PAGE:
Erica Lea on Mar 29th 2012
So I saw lots of people raving about how awesome no-knead bread is. Super easy and delicious.
“Yeah, right,” I thought. “You have to knead bread for ages to get a good crumb.” Boy, was I wrong.
Faced with having to knead bread by hand (horrors!) since we can’t afford a stand mixer just yet, I decided to give no-knead bread a try. After all, Hannah had made it and loved it. It had to be okay.
It’s more than okay. WAY more than okay. The crust is crunchy and the inside is soft, light and flavorful. And it takes about 5 minutes to mix up. In all honesty, I would make bread much less often if it weren’t for this recipe. Downside? Well, there’s no more excuse for buying store-bought bread when you can make it so easily.
Think you can’t possibly tackle making bread at home? Give this recipe a try. You’ll be so happy you did.
Not only is this bread so quick & easy to throw together (you literally just dump all the ingredients in a bowl & mix it a bit with a big spoon), but it’s also very versatile. I have made this with sour milk in place of water and whole wheat flour in place of some of the white with awesome results.
If you must, you can skip the steaming step. The last couple of times I made this bread I forgot that part with no ill effects. But I highly recommend steaming for the best crust.
I really like shaping the dough into a boule, but you can also shape it into logs or braids.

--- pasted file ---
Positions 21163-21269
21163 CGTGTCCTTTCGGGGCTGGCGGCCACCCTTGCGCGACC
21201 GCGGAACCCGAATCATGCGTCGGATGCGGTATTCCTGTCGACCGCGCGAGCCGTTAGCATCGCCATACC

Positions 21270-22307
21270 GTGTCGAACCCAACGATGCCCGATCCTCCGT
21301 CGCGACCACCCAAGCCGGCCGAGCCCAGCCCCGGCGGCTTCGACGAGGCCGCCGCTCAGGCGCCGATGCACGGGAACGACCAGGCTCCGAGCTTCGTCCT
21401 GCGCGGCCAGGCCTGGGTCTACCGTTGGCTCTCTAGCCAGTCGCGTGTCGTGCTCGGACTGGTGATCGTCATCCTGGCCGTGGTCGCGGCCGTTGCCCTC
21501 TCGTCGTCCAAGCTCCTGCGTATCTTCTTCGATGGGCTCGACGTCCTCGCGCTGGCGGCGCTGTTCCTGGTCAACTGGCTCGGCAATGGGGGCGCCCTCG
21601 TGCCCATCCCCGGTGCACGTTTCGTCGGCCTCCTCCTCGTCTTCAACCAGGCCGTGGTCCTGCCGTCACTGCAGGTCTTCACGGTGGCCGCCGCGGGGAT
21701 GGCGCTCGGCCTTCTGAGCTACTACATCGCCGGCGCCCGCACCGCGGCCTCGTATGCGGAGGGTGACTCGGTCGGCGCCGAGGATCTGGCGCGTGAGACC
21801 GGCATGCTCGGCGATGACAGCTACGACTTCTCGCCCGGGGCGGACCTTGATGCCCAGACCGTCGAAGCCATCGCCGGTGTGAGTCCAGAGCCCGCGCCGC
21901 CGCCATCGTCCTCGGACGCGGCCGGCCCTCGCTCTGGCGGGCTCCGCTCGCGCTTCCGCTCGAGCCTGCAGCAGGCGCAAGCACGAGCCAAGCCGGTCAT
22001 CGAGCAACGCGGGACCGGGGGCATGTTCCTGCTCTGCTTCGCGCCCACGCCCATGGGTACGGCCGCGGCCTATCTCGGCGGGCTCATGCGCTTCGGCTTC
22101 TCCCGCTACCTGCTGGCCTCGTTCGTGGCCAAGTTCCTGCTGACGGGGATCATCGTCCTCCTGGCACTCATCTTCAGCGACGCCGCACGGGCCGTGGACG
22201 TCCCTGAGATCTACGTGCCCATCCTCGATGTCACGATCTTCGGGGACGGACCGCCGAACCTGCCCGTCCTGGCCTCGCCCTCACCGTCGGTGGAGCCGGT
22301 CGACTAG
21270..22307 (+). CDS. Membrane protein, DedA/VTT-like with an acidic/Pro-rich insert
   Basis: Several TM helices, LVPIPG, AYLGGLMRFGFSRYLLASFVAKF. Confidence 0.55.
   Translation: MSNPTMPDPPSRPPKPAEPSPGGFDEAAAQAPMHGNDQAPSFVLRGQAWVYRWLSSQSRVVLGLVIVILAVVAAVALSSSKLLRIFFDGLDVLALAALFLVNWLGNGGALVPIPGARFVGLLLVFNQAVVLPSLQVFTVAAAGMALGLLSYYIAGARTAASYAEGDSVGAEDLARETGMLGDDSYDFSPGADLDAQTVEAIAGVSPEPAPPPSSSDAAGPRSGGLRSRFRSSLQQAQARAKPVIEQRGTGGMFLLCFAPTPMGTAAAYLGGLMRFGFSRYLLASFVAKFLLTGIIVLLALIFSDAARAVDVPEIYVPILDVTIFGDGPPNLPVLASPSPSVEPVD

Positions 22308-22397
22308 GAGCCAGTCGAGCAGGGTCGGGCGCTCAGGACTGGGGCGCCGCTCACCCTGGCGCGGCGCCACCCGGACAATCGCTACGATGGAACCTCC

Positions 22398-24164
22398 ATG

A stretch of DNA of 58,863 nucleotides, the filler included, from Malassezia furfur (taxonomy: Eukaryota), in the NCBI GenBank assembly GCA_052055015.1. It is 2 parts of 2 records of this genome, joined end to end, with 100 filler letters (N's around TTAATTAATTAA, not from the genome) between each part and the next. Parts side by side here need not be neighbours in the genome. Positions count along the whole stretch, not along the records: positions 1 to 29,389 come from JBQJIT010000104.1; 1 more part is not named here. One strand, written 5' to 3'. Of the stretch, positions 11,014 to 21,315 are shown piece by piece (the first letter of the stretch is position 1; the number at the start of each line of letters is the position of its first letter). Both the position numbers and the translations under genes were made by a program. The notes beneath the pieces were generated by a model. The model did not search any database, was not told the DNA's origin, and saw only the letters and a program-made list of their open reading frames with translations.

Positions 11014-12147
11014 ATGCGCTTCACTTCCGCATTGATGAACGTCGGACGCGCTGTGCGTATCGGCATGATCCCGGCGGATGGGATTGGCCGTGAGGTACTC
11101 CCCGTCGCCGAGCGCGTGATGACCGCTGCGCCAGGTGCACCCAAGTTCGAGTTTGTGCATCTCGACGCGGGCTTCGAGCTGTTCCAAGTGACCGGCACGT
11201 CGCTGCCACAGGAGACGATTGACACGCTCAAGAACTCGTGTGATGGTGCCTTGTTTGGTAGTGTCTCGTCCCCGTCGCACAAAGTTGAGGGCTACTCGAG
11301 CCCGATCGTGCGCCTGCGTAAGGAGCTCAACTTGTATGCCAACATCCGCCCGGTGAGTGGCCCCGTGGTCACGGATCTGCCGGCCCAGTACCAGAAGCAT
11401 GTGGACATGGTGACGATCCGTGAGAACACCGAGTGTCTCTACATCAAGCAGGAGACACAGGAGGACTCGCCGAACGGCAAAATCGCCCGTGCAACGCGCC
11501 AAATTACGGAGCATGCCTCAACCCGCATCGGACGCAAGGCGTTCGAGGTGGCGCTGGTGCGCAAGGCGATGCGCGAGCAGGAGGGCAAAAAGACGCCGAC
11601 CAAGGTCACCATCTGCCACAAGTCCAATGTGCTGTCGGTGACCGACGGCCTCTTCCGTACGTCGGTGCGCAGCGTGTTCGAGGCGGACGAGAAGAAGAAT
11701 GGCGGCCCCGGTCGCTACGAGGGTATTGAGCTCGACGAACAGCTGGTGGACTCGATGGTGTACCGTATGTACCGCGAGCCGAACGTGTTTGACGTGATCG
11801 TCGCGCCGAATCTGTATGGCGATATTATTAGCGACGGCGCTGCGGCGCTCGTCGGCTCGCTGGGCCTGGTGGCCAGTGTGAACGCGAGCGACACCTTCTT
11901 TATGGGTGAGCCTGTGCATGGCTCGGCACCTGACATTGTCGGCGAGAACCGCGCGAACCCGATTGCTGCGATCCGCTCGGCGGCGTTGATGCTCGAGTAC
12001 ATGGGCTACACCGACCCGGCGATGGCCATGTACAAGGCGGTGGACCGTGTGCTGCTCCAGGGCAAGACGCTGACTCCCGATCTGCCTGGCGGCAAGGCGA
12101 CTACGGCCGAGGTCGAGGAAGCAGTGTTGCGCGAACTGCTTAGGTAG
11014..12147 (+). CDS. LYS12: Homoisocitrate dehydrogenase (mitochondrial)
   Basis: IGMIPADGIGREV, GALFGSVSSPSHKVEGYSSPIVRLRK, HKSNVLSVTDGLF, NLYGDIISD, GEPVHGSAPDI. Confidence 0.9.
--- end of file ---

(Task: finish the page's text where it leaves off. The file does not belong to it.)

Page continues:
No Knead French Bread | Printable Page | Makes 2 large loaves
- 3 cups of lukewarm water
- 1 1/2 tablespoons active dry yeast
- 1 1/2 tablespoons coarse salt
- 6 1/2 cups all-purpose flour
1) Place the water, yeast and salt in a very large mixing bowl. Dump in the flour and mix with a wooden spoon until everything is nice and moist. And you’re done mixing!
2) Cover the bowl loosely and let sit until it has risen and deflated a little. Now your dough is ready to be baked or stored in the refrigerator until ready to use.
3) To bake the bread: (If the dough is coming from the refrigerator, let it come to room temp before continuing) Wet your hands with water to prevent your hands from sticking and grab a piece of dough (I usually make half a recipe and use all the dough for one loaf, but you can make smaller loaves if you wish). Form it into a boule by pulling the sides of the dough towards the underside of the dough ball and rotating the dough until you get a roundish shape with a smooth surface. You can also shape the dough into logs or braids.
4) Transfer the dough to a piece of parchment paper (recommended) or a cornmeal-dusted cutting board. Let the dough rest and rise for about 40 minutes.
5) About 20 minutes before you’re ready to bake the bread, put a cast iron skillet or pizza stone on the center rack of the oven and place a roasting pan (I use a 13×9-inch pan) on the bottom rack of the oven. Preheat the oven to 450° F.
6) Dust some flour over the top of your risen loaf and cut a few slashes into the top about 1/4-inch deep. Transfer dough onto the skillet or pizza stone, quickly pour 1 cup of hot tap water into the broiler pan and shut the oven door to keep the steam inside. Bake for 30-40 minutes or until the crust is nice and brown. Cool completely before cutting. You may manage to wait that long…I never have.RSS feed. ~ Get email updates. ~ Twitter. ~ Facebook.